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Looting of Baghdad Museum and other thoughts about the war.

post #1 of 25
Thread Starter 
Click here for a commentary by Charley Reese, a conservative newspaper columnist. I found the commentary quite compelling (especially because Reese is a conservative) and wondered what everyone else might think. Because my husband is an archaeologist, the looting of the Baghdad Museum hit us really hard. Reading this commentary that touches on this tragedy really made me think.

(The commentary is copyrighted which is why I put the link rather than copying it here.)
post #2 of 25
I think it's sad that the world had to loose that stuff to various causes.
The looting disgust me, from any nation, anyone who would do that, specially to your own countires people.

post #3 of 25
Great commentary! There is one ray of hope - our evening news just reported that several priceless artifacts have been returned to the museum. But the writings are burnt forever. I'm angry that, in view of the sanctions, the looting wasn't anticipated, and once it started not enough was done to protect mankind's heritage.
post #4 of 25
Thread Starter 
Originally posted by jcat
I'm angry that, in view of the sanctions, the looting wasn't anticipated, and once it started not enough was done to protect mankind's heritage.
That's what has us so upset. The powers that be WERE told about the potential for looting and WERE given facts about how to prevent it and what to do to keep everything safe and it was completely ignored! It would have taken very few soldiers to guard the perimiter of the museum (just like it took few of our soldiers to guard the Iraqui oil ministry). It sure seems to me that our higher-ups just didn't care!
post #5 of 25
I think he was eloquent in his thoughts even though this personally affected him (being a scholar and a reader).

I think of all the history that is gone, lost, scattered to the winds now and it just makes me want to cry. Those were the footprints of early civilization, a map of how the world evolved and dealt with the changes- and now, because of an oversite, it is all gone, and our leaders can only say "oops, sorry we goofed!"
post #6 of 25
I personally, don't place blame so much on the worlds leaders, but more in the people who actually DID these lootings.
They obviously have no care for their nations heritage!
It's all very unfortunate, and I'm sure that neither the looters or the world leaders will learn much from this.
At any opportunity there will be looters in any country.
Heck, people destroy and steal all types of things even after college football games, I mean, come on!
post #7 of 25
A lot of the looters went in there, with "shopping lists". They were hired by wealthy private collectors, to steal specific items. This happens in the art world, all of the time. Professional art thieves don't steal anything, unless they already have a buyer for it.
post #8 of 25
Thread Starter 
Originally posted by katl8e
A lot of the looters went in there, with "shopping lists". They were hired by wealthy private collectors, to steal specific items. This happens in the art world, all of the time. Professional art thieves don't steal anything, unless they already have a buyer for it.
Yes, this appears to be true...and the higher-ups were warned that this would happen, yet nothing was done to protect the museum.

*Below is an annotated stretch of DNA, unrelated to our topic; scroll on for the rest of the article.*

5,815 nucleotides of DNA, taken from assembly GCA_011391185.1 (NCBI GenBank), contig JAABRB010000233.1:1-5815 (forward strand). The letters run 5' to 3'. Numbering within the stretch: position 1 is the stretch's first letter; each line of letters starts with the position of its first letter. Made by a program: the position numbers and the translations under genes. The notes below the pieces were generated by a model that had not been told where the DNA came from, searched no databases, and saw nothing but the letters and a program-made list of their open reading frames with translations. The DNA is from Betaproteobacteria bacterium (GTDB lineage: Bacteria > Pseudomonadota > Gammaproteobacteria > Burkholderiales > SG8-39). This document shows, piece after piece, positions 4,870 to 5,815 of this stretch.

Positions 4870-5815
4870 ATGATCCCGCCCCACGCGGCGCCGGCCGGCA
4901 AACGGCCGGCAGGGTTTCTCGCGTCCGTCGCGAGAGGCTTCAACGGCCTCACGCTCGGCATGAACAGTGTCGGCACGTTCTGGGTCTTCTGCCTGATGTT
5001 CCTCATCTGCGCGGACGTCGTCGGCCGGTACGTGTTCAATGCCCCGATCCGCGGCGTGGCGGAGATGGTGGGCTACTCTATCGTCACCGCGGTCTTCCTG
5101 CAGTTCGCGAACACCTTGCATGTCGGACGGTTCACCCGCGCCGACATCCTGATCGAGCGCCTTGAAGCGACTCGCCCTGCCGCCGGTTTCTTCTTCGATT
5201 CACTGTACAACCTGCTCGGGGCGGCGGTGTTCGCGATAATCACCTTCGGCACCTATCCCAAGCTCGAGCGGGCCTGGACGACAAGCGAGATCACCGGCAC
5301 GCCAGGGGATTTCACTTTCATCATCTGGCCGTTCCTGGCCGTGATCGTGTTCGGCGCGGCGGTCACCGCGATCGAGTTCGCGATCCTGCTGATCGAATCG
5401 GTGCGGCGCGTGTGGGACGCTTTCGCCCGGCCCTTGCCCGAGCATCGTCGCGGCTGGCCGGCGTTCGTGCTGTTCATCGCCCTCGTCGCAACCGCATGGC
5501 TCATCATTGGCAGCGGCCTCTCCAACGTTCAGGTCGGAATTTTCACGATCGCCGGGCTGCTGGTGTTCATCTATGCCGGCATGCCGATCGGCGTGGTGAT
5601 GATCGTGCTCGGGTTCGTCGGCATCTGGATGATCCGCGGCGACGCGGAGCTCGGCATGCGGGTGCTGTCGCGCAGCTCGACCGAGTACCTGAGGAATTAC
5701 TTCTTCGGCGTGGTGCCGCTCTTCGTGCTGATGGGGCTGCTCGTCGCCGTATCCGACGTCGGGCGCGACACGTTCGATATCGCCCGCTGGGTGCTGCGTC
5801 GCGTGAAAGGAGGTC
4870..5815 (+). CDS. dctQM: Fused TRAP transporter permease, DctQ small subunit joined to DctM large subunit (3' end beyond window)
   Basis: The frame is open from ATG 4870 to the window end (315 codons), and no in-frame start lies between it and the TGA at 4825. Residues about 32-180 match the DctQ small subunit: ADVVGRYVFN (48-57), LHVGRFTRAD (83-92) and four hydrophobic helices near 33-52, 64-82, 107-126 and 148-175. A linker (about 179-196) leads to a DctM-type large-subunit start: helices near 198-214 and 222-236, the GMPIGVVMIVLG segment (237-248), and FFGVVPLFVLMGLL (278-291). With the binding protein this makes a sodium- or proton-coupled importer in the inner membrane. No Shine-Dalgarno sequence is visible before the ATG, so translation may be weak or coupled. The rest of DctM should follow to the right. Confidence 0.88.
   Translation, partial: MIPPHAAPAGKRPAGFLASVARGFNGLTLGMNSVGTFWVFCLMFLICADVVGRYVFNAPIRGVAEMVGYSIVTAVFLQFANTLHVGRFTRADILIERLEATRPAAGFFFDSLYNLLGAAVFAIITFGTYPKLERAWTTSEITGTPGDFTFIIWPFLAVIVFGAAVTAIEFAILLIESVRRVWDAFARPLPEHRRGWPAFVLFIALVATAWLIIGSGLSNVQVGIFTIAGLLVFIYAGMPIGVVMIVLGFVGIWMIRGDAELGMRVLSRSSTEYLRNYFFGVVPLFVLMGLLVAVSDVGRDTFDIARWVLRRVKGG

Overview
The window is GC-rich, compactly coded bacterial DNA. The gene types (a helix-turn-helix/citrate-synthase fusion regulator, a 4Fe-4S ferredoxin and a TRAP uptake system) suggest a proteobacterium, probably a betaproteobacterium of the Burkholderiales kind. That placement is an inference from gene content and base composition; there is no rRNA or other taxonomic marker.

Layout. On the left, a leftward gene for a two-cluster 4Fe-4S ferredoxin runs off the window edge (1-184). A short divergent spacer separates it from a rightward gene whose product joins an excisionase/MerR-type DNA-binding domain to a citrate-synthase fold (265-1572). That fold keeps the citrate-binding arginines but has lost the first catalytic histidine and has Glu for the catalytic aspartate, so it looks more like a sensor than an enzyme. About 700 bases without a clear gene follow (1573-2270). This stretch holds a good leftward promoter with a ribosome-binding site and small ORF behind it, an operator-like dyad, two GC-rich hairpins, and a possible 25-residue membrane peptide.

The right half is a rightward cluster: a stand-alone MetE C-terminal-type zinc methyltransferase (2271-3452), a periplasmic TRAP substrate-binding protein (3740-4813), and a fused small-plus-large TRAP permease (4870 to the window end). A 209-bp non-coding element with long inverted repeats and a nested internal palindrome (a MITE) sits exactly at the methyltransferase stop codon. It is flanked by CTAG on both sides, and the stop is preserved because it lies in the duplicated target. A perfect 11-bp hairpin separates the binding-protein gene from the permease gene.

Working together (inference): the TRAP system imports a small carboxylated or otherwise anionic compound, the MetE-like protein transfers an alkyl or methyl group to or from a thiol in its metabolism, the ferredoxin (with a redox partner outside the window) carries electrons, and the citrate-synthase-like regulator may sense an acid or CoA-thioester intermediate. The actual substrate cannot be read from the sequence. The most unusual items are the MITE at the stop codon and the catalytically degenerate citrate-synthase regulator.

This horrifies me at so many levels: 1. That there are people out there willing to arrange for these treasures to be stolen, 2. that some Iraqui people did go in and loot their own treasures, and 3. that our government was warned that this would happen and did nothing to protect the museum.

It makes such a very sad statement about humanity.
post #9 of 25
Not being on the ground and realizing that it was a war zone, I'm going to reserve judgement on the military's handling of the situation.

I do know that protecting human life and securing strategic sites take priority. The anit-war bunch would have screamed bloody murder, if the US military had started shoting looters, though.
post #10 of 25
They are saying now that a lot that was lost was stolen by insiders at the museum!Think about it glass cases not broken? But unlocked!Ya some was looted and burned,but where is the rest? I also come from a army family,our job was to free the people !If the UN nations had done
their job in the first place we would not have been there at all. Just IMO
post #11 of 25
Sherral, that's right!!!

And yeah, I think it's a little more important to protect the people during a war then objects. (Though I know not every person in the world will agree on this.)

None of us, MOST of the world do not know the real circumstances. Ok I'll give the leaders the benifit of the doubt and say that yes they knew about a strong chance of this happening befor the war began, but what are they suppose to do, parachute soilders down to protect these 3 locates BEFORE the war starts? YEAH RIGHT.
You have to realize, Bush doesn't just get a phone call saying "Hey, this museum is being looted, you gotta do something about it!" And he can then snap his fingers and have a whole army at those locations with in one second flat.
It can take hours or days depending on how dangerous the location is, and how far away it is to get troops in there.

And mind you the soilders were still finding "pockets of resistance" while this looting was going on. And what would you have them do, shoot civilians for trying to steal?
post #12 of 25
Althought it was off-topic, Gary wrote about this very thing in our morning meeting notes several weeks ago (we're supposed to write about business stuff, but he was so insensed he couldn't help it).

Actually, Cindy and Angel, it doesn't work like that. The Military knows this type of looting takes place. I don't know if this was a blunder on the part of the military under the Bush Administration, or if it was actually intentional. Inflammatory words, to be sure, but we have our doubts.

...Because the U.S. is well aware of looting that takes place during war-time. Renae is right - not only was the administration "warned" by many organizations long before the start of the war, the U.S. already knows how to and traditionally does deploy military personnel to prevent this type of looting. During WWII the U.S. provided troops to guard all museums and sites of cultural heritage during WWII.